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What Makes a Good Moisturizer

Updated on January 4, 2013

Anti-Aging – The Role of a Good Moisturizer

We've all been told time and time again just how important it is to use a good moisturizer in our daily skin care routine. What exactly does that mean and what makes a moisturizer great? This article will attempt to give you a little bit of insight into exactly what you should look for in a hydrating product and at the end, I'll share a few of my personal favorites.

The basic role of a moisturizing product is to give extra hydration to the upper layers known as the epidermis. There are a wide range of moisturizing products that have multi-functional ingredients that can protect, nourish and exfoliate the skin as they work on hydrating and restoring a level of elasticity. However, due to the size of the chemical compounds that are found within many of these super skincare ingredients, the product cannot penetrate any deeper into the skin that the upper epidermis layer.

Lighter serums and oils are able to penetrate deeper and deliver their ingredients into lower levels, but unfortunately the majority of moisturizers are solely treating the layer of skin we are able to see on the surface.

The Role of Emollients

Moisturizers are an emollient based products. An emollient is simply a substance that smooths and soothes the skin. They have three basic properties you should be aware of:

  • Lubrication - Adds slip and glide to the product to enable it to allow for smooth and easy application.
  • Humectant - Increases the skin's capacity to hold water.
  • Occlusion - Provides a layer of oil on the surface of the skin which in turn slows water loss and increases the moisture content.

Moisturizers also contain a vast array of water-binding ingredients, soothing agents, natural moisturizing factors, anti-irritants and antioxidants in a vast range of permutations. Recent skin care formulations have seen the introduction of plant extracts, organic ingredients, and chemical compositions such as pseudo collagen and elastin in the ever enduring attempt to slow the aging process and keep lines and wrinkles at bay. I know that might be a bit more science than you were hoping for but it does lead to some useful information, I promise!

Ingredients to Look for

Hyaluronic Acid - A professional's favorite, this ingredient has the power to hold 100 times its own weight in water and gives super moisturizing properties for the driest of skins.

SPF - A sun protection factor is essential for a daytime moisturizer and generally goes as high as a level 15 in common products - a high factor sun cream should be worn underneath a moisturizer in areas where the sun is strong and extended UV exposure is likely.

NMF's - Natural Moisturizing Factors or water binding agents work great for combating dryness and are suitable for the majority of skin types.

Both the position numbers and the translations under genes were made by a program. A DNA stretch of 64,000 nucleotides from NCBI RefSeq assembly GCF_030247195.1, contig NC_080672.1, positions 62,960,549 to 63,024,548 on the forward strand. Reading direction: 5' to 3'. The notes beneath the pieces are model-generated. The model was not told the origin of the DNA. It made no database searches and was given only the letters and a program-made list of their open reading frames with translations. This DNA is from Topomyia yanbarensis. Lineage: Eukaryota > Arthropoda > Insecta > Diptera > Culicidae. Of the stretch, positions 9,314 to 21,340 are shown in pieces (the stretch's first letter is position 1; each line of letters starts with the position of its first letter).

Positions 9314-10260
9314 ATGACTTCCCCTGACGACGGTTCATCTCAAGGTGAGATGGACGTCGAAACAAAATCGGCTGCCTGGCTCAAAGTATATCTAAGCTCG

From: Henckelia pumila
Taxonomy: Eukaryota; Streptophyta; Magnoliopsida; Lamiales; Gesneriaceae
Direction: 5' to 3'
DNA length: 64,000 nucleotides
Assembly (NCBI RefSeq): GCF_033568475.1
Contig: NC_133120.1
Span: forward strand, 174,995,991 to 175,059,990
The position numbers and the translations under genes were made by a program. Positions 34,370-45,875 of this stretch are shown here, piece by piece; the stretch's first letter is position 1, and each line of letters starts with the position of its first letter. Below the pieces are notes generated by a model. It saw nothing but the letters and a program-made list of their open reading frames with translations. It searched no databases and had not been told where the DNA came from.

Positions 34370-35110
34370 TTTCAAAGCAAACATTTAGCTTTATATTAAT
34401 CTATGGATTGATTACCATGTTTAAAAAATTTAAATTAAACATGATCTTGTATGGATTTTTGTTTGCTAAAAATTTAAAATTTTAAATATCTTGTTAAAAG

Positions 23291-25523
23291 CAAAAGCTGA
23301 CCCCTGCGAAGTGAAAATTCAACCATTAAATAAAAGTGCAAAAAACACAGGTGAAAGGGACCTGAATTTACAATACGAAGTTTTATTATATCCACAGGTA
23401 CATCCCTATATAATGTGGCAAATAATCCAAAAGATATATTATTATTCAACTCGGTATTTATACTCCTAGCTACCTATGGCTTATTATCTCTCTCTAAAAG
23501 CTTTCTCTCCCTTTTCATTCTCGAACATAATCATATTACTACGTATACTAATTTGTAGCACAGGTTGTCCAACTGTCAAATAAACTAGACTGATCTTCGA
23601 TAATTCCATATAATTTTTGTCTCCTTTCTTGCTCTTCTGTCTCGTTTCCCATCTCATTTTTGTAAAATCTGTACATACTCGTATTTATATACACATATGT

Antioxidant Ingredients- Antioxidants have the ability to prevent or reduce some of the oxidative damage that depletes and destroys the skin's function and structure. Common antioxidants found in skincare include Vitamin A, Vitamin C, beta glucan, co-enzyme Q10 and green tea.

Choosing the Best Moisturizer

It is important when selecting a moisturizer that you choose the one that is right for your skin type: Over moisturizing can have a negative effect and cause your pores to block, producing blackheads and whiteheads. The same applies to moisturizing oily areas, as too much of a good thing can cause the skin to appear greasy and shiny. Always use the lightest moisturizer you can to feel soft without being oily or layered. A couple of my personal favorites include Bare Escentuals Rare Minerals Moisturizer and Philosophy Hope in a Jar.

It goes without saying that selecting and buying the correct moisturizer can involve a little bit of trial and error. Sometimes it is beneficial to go into department stores and beauty salons so you can try a sample on your own skin. Not every retailer allows this but some do and it is a good way to test the waters and see what works well for you before you spend a lot of money.

Look for labels that specify which skin types they are geared toward and don’t be swayed by the price tag – sometimes some of the cheapest products turn out to be the very best. With a lot of high end and expensive skincare products, you are actually paying for the advertising campaign and the celebrity endorsements rather than the ingredients in the product.

Read reviews, ask your friends questions, and never be afraid to return a product if it gives you a bad reaction or does not do what it says on the bottle. False claims are abundant in the skincare market and you are well within your rights to ask for your money back if it doesn’t live up to its claims.


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    • gajanis786 profile image

      gajanis786 7 years ago

      very nice....keep it up.